Testosterone and Your Menopause Sex Drive
Whether you’re approaching menopause, or you’re right in the thick of it, you’re probably aware that some pretty significant things change for many women during this season of life - including your sex drive. For most women, libido naturally decreases during menopause as a result of the dramatic change in hormone levels. Fortunately, as we’ve talked about before, there are several things you can do to try and combat this issue, one of which is testosterone replacement therapy.
What is Testosterone Therapy?
One of the main hormones that decline significantly during menopause is testosterone. Testosterone therapy is designed to replenish low levels of this hormone in hopes of alleviating certain menopause symptoms, such as waning sex drive. It’s often used in postmenopausal women who are on estrogen therapy but not seeing any improvement in their libido. Testosterone therapy can be given in the form of gels, patches, pills, or creams.
Pros of Testosterone Therapy
There is some evidence that testosterone specifically can help improve a woman’s libido. A 2008 study in the New England Journal of Medicine evaluated 814 women over 52 weeks who reported low sexual desire. They were assigned to either receive a patch of 150 or 300 μg testosterone per day or to a placebo group. The group who received 300 μg reported a notable improvement in libido, whereas the placebo and 150 μg group reported no improvement.
A recent review and analysis of randomized controlled trial data found that testosterone therapy is effective for postmenopausal women with low sexual desire causing distress, with administration via non-oral routes (e.g., transdermal application) preferred. More research is required to further study the effects on individual wellbeing and musculoskeletal and brain health.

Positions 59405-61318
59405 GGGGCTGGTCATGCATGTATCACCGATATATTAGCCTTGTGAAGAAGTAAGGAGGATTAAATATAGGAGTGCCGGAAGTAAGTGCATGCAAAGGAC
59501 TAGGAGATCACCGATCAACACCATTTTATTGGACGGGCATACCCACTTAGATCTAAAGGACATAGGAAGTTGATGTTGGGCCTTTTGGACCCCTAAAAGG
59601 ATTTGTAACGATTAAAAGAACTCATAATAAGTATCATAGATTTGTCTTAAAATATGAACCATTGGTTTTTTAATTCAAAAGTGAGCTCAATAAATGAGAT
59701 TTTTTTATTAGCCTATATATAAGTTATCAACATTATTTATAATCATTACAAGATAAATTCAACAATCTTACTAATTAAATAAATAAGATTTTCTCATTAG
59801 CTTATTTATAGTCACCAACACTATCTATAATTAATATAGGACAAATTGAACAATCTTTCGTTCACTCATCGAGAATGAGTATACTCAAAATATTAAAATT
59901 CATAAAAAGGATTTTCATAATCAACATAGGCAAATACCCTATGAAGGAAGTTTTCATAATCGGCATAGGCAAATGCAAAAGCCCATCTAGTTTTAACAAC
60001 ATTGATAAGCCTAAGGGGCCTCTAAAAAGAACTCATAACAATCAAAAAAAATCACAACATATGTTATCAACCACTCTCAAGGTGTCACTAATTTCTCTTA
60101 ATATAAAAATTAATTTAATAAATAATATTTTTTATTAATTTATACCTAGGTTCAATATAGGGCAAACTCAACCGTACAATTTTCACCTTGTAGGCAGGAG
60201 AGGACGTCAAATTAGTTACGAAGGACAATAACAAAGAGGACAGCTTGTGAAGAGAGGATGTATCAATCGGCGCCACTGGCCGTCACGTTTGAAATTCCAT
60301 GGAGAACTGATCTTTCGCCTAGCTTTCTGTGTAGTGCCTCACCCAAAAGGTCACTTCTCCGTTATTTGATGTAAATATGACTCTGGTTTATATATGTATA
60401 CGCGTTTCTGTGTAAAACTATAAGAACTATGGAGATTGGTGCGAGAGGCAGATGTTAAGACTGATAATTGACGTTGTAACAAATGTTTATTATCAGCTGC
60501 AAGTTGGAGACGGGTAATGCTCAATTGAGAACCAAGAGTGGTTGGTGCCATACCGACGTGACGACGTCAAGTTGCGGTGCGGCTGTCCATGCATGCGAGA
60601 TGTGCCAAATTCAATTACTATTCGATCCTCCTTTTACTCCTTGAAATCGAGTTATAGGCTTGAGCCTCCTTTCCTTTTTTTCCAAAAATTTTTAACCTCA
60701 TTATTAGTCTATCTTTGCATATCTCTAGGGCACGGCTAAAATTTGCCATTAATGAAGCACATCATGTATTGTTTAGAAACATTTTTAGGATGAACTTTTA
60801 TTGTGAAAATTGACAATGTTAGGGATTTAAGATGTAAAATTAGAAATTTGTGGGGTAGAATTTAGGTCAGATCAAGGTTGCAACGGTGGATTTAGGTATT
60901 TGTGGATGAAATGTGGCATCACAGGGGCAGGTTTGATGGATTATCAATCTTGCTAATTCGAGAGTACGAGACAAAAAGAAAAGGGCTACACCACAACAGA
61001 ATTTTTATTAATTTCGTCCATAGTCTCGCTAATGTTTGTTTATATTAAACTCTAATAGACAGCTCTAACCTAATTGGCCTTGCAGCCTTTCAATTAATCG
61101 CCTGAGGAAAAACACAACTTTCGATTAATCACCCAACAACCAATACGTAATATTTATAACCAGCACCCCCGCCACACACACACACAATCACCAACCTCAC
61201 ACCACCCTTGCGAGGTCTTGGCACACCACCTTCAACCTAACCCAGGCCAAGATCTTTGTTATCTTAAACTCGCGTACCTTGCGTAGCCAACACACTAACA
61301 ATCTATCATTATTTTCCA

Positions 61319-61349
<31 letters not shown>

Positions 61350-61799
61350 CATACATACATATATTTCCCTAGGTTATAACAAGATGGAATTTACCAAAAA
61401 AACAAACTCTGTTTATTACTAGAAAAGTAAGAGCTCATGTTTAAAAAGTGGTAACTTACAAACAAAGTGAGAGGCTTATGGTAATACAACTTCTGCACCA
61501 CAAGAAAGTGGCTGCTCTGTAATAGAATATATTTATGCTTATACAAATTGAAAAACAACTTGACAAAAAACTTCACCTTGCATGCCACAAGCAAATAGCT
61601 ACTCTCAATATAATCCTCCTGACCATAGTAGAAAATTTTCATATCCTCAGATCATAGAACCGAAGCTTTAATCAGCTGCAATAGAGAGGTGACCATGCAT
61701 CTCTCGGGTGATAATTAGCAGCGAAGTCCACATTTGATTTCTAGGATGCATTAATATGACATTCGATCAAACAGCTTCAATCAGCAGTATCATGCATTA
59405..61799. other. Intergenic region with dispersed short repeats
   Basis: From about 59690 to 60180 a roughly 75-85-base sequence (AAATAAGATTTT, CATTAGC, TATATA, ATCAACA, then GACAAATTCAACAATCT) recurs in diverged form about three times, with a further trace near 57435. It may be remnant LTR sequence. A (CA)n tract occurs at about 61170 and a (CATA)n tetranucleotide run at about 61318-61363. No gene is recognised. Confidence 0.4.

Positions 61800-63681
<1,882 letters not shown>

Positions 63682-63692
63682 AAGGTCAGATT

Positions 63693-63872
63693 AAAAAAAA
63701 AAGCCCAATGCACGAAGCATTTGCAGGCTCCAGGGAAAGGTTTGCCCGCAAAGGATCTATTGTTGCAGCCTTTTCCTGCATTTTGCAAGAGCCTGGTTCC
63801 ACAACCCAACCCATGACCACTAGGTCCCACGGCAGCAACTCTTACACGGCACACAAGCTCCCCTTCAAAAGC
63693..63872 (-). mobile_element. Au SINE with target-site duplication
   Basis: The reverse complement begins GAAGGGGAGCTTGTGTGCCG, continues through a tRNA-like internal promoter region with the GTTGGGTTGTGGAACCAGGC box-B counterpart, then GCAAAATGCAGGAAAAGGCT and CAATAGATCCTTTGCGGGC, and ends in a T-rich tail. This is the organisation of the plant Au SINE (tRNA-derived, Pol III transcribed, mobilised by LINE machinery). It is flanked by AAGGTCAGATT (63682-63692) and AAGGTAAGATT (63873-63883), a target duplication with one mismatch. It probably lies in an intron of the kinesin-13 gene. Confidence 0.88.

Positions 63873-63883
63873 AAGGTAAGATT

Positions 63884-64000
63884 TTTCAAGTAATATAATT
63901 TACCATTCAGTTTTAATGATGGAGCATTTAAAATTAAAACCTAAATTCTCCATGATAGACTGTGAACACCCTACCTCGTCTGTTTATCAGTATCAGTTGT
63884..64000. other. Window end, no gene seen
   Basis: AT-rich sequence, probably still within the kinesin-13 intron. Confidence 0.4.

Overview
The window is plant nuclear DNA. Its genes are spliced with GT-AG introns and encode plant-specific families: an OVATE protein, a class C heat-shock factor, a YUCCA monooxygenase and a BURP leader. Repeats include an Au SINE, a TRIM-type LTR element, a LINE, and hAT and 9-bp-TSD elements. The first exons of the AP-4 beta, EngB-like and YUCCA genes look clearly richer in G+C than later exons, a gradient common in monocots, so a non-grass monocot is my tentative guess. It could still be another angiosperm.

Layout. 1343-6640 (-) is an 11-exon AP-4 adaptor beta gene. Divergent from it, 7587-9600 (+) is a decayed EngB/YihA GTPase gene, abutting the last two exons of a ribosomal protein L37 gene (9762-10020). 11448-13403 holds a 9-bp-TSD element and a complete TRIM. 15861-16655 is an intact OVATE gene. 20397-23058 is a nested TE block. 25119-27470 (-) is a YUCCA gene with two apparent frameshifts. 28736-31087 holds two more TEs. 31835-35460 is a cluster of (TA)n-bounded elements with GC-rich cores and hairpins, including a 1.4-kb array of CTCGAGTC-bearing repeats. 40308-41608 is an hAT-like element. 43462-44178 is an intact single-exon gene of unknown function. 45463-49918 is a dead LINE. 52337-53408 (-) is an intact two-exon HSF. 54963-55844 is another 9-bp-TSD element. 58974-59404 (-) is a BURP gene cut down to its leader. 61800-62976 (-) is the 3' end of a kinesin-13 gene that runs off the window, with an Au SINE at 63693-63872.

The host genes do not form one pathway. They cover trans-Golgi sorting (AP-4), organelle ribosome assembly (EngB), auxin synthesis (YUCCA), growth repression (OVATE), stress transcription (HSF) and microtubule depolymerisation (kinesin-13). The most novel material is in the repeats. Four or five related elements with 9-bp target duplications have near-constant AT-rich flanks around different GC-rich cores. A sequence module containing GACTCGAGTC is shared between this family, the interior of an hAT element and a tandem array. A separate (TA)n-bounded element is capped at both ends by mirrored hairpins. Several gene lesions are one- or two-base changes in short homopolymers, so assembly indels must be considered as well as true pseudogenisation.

Cons of Testosterone Therapy
There is no FDA approved form of testosterone therapy for women, which means that any testosterone preparations used are considered off-label.
Additionally, data on the effectiveness of this therapy for women is limited. There is some research that shows this hormone can be effective for certain groups of women, but there’s not enough research to back recommending its use for everyone. There’s an increased risk if you have a history of conditions like cancer, cardiovascular disease, or liver disease, as studies in these populations haven’t really been done. Thus, this is overall not a common treatment, and there’s no guarantee that it will work.
Testosterone therapy may also come with some unwanted side effects for certain women, like lower HDL “good” cholesterol, hair growth, and acne, though the research is mixed and much of it has been done on men.
There are a wide variety of factors that can contribute to sexual issues women experience. While the solution may include trying testosterone therapy, you may need to work on other things like emotional intimacy and stress and mood concerns as well. If you’re experiencing a waning sex drive during menopause and aren’t sure what you can do about it, it’s always a good idea to speak to your doctor about options. S/he will be able to discuss therapies available and their recommendations for you, which may or may not include testosterone therapy.
For more information on the changes that occur during menopause, hormones, and your libido, join the conversation over at Lisa Health!